DataMade just launched two new tools for parsing names.

The first is called probablepeople, and it uses machine learning to parse unstructured name strings into their constituent parts (given, middle, surname, etc.). It functions much like usaddress, a tool for parsing addresses that we released late last year.

In creating probablepeople and usaddress, we also developed a toolkit called parserator that you can use to build your own probabilistic parser for tackling similar problems in different domains.

You can read more about probablepeople and parserator in our blog post Parse names and parse … anything, really.

As with usaddress, probablepeople gets better as more people use it and contribute more tagged examples that the parser can learn from. See probablepeople’s github repo for more information on how you can contribute.

Happy parsing!


Derek Eder
@derekeder
derek.eder@gmail.com

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Practical Business Python: Taking care of business, one python script at a time has some great follow-with-code-and-data examples of useful tools.

Two I would recommend starting with:

  1. Pandas Pivot Tables explained - Yea, this helped me understand what a pivot table is. cool stuff.
  2. Web Scraping: it’s your civic duty examines the Minnesota 2014 Capital Budget using pandas, beautifulsoup.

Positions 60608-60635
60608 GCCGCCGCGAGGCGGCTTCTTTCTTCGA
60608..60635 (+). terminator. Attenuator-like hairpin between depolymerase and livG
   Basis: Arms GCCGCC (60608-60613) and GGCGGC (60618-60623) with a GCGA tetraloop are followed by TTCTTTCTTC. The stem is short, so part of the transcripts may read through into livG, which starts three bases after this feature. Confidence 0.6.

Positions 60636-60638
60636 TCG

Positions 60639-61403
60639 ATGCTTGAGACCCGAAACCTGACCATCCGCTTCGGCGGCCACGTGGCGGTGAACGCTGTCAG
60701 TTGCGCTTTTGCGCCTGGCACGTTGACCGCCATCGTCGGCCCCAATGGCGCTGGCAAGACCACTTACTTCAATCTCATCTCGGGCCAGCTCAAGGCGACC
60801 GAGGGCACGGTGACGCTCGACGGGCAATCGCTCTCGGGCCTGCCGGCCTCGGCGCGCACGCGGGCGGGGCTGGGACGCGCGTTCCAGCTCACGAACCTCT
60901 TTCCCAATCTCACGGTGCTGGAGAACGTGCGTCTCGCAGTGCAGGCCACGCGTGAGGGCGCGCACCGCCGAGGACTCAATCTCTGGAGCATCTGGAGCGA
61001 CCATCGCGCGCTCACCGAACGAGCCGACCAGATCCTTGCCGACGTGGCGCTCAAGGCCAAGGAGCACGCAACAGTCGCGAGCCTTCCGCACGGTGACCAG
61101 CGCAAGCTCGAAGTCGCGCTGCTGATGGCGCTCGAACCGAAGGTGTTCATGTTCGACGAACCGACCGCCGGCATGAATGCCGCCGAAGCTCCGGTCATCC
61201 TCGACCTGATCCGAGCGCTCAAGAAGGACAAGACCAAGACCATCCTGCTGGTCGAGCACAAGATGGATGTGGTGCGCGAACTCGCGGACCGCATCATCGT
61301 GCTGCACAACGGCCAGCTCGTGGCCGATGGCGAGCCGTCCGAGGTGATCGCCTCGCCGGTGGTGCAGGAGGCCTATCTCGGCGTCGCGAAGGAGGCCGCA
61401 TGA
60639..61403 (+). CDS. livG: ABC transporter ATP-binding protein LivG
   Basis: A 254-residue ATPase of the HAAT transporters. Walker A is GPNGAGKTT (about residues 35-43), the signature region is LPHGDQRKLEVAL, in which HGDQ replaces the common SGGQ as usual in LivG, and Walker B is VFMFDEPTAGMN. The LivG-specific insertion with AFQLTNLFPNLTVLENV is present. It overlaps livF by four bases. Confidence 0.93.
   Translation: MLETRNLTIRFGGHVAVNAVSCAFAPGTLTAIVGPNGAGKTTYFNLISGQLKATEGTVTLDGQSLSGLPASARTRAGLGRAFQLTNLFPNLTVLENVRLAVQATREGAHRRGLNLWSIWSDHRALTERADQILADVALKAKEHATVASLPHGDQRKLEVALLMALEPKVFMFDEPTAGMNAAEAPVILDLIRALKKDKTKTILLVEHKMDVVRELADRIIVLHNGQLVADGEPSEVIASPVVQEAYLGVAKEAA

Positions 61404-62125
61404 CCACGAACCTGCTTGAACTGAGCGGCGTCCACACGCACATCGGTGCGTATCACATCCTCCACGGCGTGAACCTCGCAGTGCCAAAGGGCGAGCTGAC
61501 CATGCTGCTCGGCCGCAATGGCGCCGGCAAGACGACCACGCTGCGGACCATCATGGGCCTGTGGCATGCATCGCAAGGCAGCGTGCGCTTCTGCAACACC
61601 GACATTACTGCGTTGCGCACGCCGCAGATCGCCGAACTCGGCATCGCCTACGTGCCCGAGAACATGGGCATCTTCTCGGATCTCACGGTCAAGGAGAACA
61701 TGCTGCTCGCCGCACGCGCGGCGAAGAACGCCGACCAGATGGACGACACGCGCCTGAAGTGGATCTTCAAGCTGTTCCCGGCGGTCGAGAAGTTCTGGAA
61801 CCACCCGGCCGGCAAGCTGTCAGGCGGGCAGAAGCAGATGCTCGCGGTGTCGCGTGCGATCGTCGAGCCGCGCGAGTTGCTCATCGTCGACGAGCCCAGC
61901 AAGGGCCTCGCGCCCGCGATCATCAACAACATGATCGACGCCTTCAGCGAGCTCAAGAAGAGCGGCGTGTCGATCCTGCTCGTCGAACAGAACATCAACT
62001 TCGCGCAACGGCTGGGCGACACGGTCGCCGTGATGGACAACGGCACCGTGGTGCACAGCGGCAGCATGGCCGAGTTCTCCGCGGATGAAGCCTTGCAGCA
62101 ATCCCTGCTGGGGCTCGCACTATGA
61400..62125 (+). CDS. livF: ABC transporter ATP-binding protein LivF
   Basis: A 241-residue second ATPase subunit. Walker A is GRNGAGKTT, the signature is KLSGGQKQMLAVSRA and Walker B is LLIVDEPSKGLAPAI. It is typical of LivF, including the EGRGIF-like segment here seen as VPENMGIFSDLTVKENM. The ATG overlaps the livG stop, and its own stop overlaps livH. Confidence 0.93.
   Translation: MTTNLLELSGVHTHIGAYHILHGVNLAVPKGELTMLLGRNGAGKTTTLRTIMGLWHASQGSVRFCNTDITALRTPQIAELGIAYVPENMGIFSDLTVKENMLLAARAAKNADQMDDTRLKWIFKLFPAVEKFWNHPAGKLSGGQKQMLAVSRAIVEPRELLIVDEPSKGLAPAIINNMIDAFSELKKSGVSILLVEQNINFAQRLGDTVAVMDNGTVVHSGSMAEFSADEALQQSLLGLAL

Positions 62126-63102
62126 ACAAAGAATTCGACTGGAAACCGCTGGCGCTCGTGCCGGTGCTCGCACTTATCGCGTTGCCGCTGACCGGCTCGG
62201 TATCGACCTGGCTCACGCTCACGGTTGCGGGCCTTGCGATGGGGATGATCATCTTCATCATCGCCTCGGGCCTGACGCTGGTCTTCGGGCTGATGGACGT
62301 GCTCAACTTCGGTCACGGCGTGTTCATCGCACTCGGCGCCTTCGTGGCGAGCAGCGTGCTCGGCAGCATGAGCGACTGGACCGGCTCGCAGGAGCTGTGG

–Amal

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Lovely post on GIT workflow
Git Pull Request Tutorial

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Thanks Amal, the Git workflow shared above makes a lot of sense to me. Have you created a development branch where we can be included as collaborators? I’m assuming the current master branch would be the 0.. version.

Hi Bahij,

I’m glad the link was useful. I personally think it’s a nice workflow and we should adopt it once we run it by everyone at the next sync up. Lets present a case for it.

Where might I find some CROL pdf"s. There was a doc with links but it be gone

Thx, Marc

Hi Marc,

The PDFs can be found here; https://drive.google.com/drive/folders/0B98QOZfGax93eWQyOHB4dWRWczg/0B98QOZfGax93R0owdV9RVS1GMkk/0B98QOZfGax93anpRaWp1bTU2czA.
The text files can be found here; https://github.com/CityOfNewYork/CROL-PDF/tree/master/Current%20DCAS%20Implementation/City%20Record%20(2008-2014)%20Text%20Files

Cheers,

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Google drive, ugh, sorry to say this but shared Google docs [and I’m using chrome] are a nightmare of suckage. Worst of all it only feeds my longstanding google docs angst. Still ever so thankful Mikael

Prob makes sense to move the content into the github repo?

Marc

Glad you found them ok. It was actually a conscious choice not to add them Github repo as we are working on DCASs database and not the PDFs at the moment. Didn’t want any confusion. Happy to transfer them over if you still prefer though? Let me know.

M.

@mikael I guess that is another request we can make… While we can dump the ones we have, it would be great for the City to publish archives to GitHub.